In common with many novels where the puzzle is the plot, characterisation tended to fall by the wayside. This was amply made up for by Clement’s creation of extreme environments and the challenges they created. In Iceworld, which concerns the smuggling of the most dangerous narcotic known, nicotine, by sulphur-breathing aliens, the alien planet was Earth; in Close To Critical, the planet Tenebra has a crushing gravity, atmospheric pressure, scorching temperatures and constantly shifting crust, towards which the children of an alien diplomat are drifting; in his last novel, Noise, Kainui is a waterworld peopled by sea-faring colonists living in floating cities surrounded by corrosive salt seas and constantly rocked by seaquakes.

Clement’s most famous work, Mission Of Gravity, was set on Mesklin, whose rapid rotation – a day lasts only 18 minutes – has created a disk-shaped world with 3 times Earth’s gravity at the equator and nearly 700g at the poles. When a research probe sent to the pole fails to relaunch, a group of scientists hire one of the caterpillar-like natives, Captain Barlennan, to save the data it has collected. Barlennan, however, is not only a typical Mesklinite – fifteen inches in length and two inches high – but also a shrewd operator who spends much of his time trying to think of ways to sweeten the deal he has struck. The crafty merchant also appeared in a sequel, Star Light.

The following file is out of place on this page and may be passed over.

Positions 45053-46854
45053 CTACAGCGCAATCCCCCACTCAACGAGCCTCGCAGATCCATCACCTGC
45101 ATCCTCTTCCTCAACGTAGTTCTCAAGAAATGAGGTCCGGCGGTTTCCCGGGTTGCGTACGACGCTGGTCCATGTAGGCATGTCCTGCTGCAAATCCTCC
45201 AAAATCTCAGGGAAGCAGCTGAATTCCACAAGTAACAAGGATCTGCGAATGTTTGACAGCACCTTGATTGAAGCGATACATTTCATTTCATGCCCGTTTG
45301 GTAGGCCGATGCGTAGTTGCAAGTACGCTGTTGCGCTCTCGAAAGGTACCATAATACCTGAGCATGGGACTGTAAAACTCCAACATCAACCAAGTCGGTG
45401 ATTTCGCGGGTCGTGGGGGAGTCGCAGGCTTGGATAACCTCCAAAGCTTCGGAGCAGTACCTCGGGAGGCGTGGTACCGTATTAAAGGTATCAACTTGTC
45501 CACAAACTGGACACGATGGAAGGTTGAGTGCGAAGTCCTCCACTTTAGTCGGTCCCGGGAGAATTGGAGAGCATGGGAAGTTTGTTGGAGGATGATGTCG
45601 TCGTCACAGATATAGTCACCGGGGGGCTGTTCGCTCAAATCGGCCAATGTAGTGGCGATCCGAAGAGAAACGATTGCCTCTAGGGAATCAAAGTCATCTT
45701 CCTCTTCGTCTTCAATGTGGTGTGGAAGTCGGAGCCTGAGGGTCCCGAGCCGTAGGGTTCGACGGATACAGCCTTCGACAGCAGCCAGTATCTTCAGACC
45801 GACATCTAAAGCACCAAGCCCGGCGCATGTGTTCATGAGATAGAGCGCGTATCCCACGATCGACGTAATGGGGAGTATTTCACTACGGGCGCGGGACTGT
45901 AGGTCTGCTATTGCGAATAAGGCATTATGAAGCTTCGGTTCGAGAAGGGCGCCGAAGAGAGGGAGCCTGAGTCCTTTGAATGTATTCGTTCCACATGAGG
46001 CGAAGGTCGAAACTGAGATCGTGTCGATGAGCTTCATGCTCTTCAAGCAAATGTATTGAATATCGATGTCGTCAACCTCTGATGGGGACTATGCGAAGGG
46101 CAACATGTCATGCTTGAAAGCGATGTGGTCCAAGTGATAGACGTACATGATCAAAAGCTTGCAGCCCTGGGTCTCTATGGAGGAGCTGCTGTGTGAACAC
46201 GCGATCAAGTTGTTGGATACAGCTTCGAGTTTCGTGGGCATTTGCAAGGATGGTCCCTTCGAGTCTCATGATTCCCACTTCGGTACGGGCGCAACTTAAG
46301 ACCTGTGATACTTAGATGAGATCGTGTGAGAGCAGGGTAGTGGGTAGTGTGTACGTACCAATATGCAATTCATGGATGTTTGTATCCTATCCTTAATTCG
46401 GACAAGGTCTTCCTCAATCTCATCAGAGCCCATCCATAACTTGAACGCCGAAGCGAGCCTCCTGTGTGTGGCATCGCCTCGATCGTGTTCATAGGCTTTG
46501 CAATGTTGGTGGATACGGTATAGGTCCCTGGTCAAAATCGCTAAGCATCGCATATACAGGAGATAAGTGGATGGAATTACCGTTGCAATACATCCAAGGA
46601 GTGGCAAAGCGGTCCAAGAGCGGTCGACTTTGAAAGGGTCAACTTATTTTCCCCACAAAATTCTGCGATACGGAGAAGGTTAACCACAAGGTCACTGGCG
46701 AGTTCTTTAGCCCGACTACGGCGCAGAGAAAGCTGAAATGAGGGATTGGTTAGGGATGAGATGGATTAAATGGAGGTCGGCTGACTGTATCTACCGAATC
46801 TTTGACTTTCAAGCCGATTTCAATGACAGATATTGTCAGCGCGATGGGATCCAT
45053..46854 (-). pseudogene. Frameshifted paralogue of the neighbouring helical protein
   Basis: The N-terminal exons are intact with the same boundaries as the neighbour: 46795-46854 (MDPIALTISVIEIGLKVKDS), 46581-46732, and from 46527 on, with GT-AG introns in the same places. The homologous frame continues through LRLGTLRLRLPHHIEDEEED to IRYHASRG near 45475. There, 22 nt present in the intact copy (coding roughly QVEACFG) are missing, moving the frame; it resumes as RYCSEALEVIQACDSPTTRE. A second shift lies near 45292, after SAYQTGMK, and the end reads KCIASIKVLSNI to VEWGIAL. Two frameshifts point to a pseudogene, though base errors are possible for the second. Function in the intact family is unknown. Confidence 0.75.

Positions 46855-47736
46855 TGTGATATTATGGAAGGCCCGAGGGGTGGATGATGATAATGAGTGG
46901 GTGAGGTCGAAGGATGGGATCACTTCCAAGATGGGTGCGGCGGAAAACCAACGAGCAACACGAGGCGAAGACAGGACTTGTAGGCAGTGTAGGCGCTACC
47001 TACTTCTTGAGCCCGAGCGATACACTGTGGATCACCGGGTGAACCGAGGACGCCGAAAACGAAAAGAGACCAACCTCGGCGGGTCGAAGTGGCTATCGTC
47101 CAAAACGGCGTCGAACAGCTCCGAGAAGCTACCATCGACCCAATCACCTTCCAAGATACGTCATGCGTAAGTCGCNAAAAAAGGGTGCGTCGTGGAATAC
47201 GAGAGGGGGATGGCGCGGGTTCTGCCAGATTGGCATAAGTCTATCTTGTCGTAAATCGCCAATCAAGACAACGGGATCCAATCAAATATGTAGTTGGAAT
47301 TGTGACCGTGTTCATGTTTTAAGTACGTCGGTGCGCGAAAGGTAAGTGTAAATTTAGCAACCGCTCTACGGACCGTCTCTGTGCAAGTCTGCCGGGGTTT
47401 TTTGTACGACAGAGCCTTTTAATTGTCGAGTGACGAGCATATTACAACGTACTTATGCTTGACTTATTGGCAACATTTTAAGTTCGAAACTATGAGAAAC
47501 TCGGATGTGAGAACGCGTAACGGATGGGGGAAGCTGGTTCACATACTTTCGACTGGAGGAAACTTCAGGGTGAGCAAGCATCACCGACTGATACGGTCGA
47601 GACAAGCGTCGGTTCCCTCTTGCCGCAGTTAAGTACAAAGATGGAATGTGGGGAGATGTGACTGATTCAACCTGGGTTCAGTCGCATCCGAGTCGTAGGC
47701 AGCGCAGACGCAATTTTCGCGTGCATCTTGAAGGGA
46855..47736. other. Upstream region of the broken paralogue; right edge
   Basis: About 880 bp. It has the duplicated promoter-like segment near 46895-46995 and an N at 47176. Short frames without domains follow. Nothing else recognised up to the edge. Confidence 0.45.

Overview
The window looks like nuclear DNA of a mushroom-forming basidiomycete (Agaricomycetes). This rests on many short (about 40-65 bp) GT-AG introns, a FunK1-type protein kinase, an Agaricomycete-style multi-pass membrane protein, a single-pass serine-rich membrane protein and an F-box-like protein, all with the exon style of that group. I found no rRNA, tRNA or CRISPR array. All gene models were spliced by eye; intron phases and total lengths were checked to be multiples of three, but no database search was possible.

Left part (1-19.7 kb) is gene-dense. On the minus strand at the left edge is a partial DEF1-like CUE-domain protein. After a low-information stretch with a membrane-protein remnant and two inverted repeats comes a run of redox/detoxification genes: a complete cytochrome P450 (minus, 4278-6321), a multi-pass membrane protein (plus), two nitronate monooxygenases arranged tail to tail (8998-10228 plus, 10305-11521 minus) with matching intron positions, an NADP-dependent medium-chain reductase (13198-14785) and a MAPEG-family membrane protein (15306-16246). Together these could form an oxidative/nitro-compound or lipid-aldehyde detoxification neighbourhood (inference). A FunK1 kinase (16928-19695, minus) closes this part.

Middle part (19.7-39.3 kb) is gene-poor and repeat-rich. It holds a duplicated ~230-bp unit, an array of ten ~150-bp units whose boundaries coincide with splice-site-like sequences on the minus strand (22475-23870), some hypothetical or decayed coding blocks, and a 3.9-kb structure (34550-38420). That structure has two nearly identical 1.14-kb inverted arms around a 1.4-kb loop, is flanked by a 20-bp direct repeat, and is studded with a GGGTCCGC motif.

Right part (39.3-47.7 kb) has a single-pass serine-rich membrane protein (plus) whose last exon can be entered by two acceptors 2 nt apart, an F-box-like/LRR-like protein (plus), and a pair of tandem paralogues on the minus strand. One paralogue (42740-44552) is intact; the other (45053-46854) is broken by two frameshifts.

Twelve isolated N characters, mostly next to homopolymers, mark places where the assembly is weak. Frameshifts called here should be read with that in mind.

Following his retirement in 1987, Clement was able to concentrate more actively on writing and as well as new novels (Still River, Fossil) also participated in the republication of his best work in the three-volume series The Essential Hal Clement. He was inducted into the Science Fiction and Fantasy Hall of Fame in 1998 and received the Grand Master Award of the Science Fiction Writers of America in 1999. Clement also gave his name to the Hal Clement Award for Excellence in Children’s Science Fiction Literature, awarded annually since 1992.

A popular attendee of conventions, sometimes as a fan artist (he painted starscapes under the name George Richard), he died in his sleep only days after his appearance as a guest at MileHighCon at Lakewood, Colorado.